This situation—if partially anticipated by earlier critical studies on the patriarchal and conquest “traditions”—arose directly from the work of Israeli archaeologists from 1968 onwards which identified the prehistory of Judah and Israel in Iron age hill-farming populations, contradicting the biblical stories. The so-called “minimalists” did not invent the data or the conclusions, but rather took the obvious step of asking what the implied fictionality of these stories meant for understanding how, why, and when they were created. But the invention of the label “minimalism” (and some other nastier labels) and the most vitriolic reactions to it came mostly not from conservative evangelicals but from archaeologists. For it seems that rather than a “minimalist-maximalist” debate we now had a confrontation between two “archaeologies,” one following the theory and practice of the discipline as generally acknowledged elsewhere, the other continuing the established agenda practice of biblical archaeology—defending the Bible. Some practitioners were apparently confused enough to do both—decry “minimalism,” accept a high degree of biblical non-historicity and yet still “defend the Bible.” Both Dever and Cline, for example, still entertain their audiences by “illuminating” the Bible with a (decreasing) bill of “correspondences” with “history.” But this theme is pointless and irrelevant: there is nothing in principle to be proved or disproved, and there never was, once fundamentalism lost control of biblical history (fifty years later in America than in Europe). Only a few archaeologists have realized that the contribution of archaeology to understanding biblical narrative is to illuminate the time in which they were written, whenever that was (notably Israel Finkelstein and Neil Asher Silberman). And while Finkelstein denies being a “minimalist,” he follows exactly their agenda of looking for the historically realistic contexts of what are accepted as fictions. The context itself, whether Josianic or Persian, makes no difference to the principle. Apart from the well-funded (and fundamentalist) “biblical archaeologists,” we are in fact nearly all “minimalists” now. There remain vigorous debates about the historicity of David and Solomon, but opinions range over a spectrum and there is little or no disagreement about how to go about answering the question. The real distinction is between those who are willing to accept the label and those who aren’t. So why not abolish both the label and the distinction—and the ridiculous posturing that goes with it—and get on with the common task of making sense of the archaeological and biblical data?…

But something else needs to be clear. To acknowledge as imaginary the “Land of Israel” and many of the stories set in it does not mean that the Bible is “jettisoned … as so much excess baggage.” Nor is it (an absurd slander) “anti-Semitic.” Not even anti-American! In the concluding section of a recent volume on archaeology and history, Israel Finkelstein and Amihai Mazar agree on precisely this: the biblical stories and their identity-forming power are more important to modern Israel’s identity than any reconstructed history.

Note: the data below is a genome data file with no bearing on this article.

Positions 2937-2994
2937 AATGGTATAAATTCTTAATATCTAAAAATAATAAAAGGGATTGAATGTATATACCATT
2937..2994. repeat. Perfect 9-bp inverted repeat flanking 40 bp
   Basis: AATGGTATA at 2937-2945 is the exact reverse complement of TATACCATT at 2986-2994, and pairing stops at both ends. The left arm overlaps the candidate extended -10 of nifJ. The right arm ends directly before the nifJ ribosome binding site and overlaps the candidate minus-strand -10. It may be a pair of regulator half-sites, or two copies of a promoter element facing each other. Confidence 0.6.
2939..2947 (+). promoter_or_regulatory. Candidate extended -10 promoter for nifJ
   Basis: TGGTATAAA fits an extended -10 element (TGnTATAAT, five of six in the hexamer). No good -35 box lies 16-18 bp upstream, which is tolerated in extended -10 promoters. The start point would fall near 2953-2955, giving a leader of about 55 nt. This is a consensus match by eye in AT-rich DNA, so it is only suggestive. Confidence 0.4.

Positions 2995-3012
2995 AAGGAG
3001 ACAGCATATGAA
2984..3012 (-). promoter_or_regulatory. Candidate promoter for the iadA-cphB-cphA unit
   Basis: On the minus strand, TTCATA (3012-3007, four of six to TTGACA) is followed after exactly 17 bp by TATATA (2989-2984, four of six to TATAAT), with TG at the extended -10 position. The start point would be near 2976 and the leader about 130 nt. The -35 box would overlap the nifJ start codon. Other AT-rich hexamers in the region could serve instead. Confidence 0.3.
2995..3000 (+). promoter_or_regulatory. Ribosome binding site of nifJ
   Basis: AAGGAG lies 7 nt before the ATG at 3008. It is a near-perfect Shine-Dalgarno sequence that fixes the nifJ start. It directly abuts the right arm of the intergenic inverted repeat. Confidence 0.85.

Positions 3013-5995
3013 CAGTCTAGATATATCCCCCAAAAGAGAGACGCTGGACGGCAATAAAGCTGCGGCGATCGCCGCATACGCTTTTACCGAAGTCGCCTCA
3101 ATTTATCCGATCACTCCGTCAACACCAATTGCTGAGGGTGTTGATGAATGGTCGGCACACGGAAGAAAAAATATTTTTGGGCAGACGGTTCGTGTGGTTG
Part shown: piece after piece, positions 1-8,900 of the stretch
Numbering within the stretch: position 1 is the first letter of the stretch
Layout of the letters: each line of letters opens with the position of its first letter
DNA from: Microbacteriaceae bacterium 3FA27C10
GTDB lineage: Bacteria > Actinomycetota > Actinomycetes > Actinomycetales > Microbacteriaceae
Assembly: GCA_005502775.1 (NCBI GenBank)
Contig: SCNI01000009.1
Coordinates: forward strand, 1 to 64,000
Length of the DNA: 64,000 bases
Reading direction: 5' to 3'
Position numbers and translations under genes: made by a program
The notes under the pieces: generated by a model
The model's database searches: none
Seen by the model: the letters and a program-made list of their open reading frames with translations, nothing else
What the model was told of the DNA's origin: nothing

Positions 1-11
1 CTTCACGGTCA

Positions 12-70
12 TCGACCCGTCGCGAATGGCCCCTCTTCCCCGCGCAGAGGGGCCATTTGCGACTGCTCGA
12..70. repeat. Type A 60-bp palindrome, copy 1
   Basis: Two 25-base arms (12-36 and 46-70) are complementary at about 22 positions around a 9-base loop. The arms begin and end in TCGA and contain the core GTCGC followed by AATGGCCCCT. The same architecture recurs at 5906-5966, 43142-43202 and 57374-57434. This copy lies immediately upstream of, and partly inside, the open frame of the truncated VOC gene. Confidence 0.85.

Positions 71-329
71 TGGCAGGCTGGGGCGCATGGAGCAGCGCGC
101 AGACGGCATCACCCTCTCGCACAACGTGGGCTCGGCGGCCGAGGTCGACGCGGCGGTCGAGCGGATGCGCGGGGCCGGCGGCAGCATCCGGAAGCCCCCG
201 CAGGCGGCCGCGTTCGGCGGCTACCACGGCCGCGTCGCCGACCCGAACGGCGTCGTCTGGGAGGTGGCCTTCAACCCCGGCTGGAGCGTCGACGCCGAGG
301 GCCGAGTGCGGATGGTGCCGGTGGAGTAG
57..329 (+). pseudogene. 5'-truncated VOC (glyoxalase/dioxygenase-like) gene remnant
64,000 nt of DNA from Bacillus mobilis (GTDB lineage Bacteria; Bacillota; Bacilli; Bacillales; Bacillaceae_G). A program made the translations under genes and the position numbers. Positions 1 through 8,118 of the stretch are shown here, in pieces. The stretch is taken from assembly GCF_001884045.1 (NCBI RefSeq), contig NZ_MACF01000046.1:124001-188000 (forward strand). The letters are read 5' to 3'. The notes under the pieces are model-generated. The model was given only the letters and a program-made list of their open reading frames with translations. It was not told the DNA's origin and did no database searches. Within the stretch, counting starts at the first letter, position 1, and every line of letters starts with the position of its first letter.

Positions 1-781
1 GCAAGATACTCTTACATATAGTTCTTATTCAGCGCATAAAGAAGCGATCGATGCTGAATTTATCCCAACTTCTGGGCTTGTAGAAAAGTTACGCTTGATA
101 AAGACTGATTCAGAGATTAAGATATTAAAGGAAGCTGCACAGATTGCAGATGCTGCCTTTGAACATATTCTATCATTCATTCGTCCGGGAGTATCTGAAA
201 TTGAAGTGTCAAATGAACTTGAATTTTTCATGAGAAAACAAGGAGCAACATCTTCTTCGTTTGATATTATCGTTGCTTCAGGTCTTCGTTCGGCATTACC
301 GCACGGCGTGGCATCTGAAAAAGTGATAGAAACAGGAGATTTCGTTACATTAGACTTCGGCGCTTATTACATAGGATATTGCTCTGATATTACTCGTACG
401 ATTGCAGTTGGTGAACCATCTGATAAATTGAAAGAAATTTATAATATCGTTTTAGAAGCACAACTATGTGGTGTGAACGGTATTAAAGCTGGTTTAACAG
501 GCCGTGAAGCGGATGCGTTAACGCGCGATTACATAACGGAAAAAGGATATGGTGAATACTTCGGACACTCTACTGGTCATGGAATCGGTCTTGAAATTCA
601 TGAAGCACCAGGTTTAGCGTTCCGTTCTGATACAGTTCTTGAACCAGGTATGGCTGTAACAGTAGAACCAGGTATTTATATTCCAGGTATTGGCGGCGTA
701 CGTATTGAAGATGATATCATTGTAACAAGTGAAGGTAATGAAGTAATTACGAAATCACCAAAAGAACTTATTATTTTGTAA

The power of such stories can be both good and bad. Stories are essential to our own identity-formation, personal, corporate, social. They define us, distinguish us and motivate us: they can shape the contours of our future. What is Judaism without its stories of the past—or Christianity? But these stories, however essential to our own cultural identity (“our Western cultural tradition”) should not be mistaken for fact. Biblical historians are not the “professional custodians” of the Bible, but professional custodians of the past—and it is our responsibility to reconstruct the past in ways that conform to our knowledge…

Only in that way will multi-cultural, multi-identity and so multi-storied societies live harmoniously with each other. It’s actually not such a difficult accomplishment: it’s what many non-religious believers (and indeed many religious believers as well) already do when they recollect the stories of Pesah and Christmas. William Dever also wrote, “There can be none of what I have called ‘nostalgia for a biblical past that never existed’”4—a statement that goes well beyond what I personally feel. I have an enormous amount of nostalgia for the biblical stories. I can happily enter their world and yet I would like some of them to have been true, I do not believe they are history and I would not insist that anyone else should…

2 thoughts on “Tread warily in the graveyard called Palestine/Israel

  1. The Independent: Best History Books of 2009:

    There’s nothing retiring about Shlomo Sand’s The Invention of the Jewish People (Verso, £18.99). The outrage surrounding Sand’s book in Israel has positioned him as an enemy within, an arch-revisionist working out of the university of Tel Aviv. Sand’s contentions – that much Zionist history derives from deeply unreliable sources and that Jewish identity is essentially defined by religion rather than race or nationalism – are thorough and reasonable, but this has not prevented his attackers from claiming he wants to write Israel out of history. Sand’s arguments are considerably more subtle; he does not question the right of Israel to exist; rather, he calls for a more rigorous examination of the premises on which that existence is based and suggests that they require redefinition. Sand takes on a formidable tradition in claiming that moral validity in the Middle East needs good history, and no discussion of the region any longer seems complete without acknowledgement of his book.

Comments are closed.